• What do you love about this neighborhood? What concerns do you have about this neighborhood?
  • What’s your favorite place in this neighborhood?
  • If I wanted to get to know more about this neighborhood, who would you suggest I talk to? 
  • What is one wish you have for this neighborhood? 

And if you’re an introvert, you may want to consider setting a goal for yourself. Here are some examples:

  • I want to meet three new people, learn their names and one thing they like about this neighborhood. 
  • I want to learn about the history of this listening post.
  • I want to find one person who I can invite for coffee for a one-to-one conversation at a later time. 

One RIH congregation spent several afternoons at a local park that was a listening post near their church. They set up a table with some simple kids games and prizes and had a sign up that simply said, “What are your hopes for this community?” They were truly surprised how many people stopped and visited their table, many sharing their thoughts on this question. And a small number of their interactions went from small talk to strangers sharing stories and opening up about some of their heartaches. The church members reflected afterward about how real the presence of God’s love was in these interactions, despite no talk of God, Jesus or church. It left them wondering about the countless stories they didn’t yet hear in the lives of their neighbors.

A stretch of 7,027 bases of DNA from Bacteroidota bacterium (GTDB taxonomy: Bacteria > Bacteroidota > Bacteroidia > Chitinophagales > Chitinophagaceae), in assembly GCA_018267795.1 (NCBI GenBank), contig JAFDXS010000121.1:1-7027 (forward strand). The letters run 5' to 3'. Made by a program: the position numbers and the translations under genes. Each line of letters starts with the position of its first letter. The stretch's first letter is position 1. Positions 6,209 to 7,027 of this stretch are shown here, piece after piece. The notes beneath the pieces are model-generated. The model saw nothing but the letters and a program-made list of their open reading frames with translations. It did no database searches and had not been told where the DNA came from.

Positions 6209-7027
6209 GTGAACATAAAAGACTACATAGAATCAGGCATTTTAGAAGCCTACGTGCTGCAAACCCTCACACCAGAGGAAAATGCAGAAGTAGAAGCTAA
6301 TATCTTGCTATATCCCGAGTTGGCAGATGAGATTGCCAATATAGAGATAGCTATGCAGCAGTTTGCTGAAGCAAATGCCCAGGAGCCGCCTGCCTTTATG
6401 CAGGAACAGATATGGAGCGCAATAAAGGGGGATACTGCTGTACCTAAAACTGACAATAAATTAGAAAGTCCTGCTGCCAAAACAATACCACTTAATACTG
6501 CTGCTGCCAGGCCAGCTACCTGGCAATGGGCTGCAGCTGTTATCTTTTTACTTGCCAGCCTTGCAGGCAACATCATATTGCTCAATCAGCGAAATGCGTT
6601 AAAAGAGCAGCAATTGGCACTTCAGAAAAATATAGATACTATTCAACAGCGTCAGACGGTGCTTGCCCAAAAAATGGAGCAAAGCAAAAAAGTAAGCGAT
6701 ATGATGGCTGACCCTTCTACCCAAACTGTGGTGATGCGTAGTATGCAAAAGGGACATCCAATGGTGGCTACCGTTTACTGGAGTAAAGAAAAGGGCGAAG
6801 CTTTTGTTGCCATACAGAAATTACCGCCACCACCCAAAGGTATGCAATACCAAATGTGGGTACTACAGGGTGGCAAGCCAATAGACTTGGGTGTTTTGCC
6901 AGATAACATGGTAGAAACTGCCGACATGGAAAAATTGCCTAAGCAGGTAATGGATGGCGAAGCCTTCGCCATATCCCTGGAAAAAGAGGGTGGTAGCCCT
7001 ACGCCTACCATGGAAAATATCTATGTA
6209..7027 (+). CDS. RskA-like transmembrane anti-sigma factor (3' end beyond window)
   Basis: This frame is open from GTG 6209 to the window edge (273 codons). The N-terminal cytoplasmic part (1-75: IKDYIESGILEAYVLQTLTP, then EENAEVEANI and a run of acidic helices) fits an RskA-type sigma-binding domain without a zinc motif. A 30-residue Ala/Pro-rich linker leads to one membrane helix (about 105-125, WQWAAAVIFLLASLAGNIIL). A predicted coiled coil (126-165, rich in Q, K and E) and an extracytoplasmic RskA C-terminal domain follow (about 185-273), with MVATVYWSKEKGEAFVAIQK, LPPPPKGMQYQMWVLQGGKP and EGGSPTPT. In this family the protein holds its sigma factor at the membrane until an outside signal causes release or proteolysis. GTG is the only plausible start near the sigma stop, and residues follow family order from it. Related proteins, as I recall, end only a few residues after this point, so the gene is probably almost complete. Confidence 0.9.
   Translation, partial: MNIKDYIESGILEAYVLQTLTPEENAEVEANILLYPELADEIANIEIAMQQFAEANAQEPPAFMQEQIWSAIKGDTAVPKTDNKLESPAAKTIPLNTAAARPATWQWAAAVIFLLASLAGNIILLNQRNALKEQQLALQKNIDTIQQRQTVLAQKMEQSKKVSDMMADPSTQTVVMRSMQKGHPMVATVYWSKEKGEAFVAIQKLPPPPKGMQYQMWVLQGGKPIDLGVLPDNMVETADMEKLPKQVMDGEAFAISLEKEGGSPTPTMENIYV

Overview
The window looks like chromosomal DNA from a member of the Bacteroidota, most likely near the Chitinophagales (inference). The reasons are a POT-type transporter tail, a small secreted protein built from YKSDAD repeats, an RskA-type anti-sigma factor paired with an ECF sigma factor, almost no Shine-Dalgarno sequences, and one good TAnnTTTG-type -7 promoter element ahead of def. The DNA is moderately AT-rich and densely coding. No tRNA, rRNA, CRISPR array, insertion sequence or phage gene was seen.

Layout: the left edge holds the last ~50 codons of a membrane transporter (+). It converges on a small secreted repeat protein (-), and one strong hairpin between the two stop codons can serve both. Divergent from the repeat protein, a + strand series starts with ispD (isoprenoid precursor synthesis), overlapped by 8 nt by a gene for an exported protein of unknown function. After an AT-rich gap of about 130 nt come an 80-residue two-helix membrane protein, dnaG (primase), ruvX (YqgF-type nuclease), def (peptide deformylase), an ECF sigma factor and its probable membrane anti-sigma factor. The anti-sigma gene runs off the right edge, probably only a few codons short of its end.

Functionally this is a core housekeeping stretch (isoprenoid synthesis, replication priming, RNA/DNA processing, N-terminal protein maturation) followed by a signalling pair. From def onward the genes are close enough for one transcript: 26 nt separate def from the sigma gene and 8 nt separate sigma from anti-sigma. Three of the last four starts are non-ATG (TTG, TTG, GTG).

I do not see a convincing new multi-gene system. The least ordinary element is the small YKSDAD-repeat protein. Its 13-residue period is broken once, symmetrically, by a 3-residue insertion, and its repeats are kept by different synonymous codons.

Share, reflect and identify next steps as a team after your visits. 

Finally, after you’ve made some visits with other members of your congregation to local listening posts, plan a time to share about your experiences together. Compare your experiences. Listen for any common themes or surprises that come up across your different experiences. Discuss how these encounters are shaping your next steps, especially as you make plans to do one-to-one conversations with neighbors. 

We often talk about “pulling the thread” in this work, which is a way of talking about how we follow the energy and curiosity this exploration of our neighborhoods sparks. As you think about next steps, specifically potential one-to-one conversations you may want to have, reflect on the threads that are starting to poke through. Maybe it was a surprising encounter or discovery in the neighborhood. Maybe it was a theme you noticed. Maybe someone suggested an organization or local leader to connect with. Allow your reflections as a team to surface the threads you want to pull on as you develop your plans for deeper, one-to-one conversations with neighbors.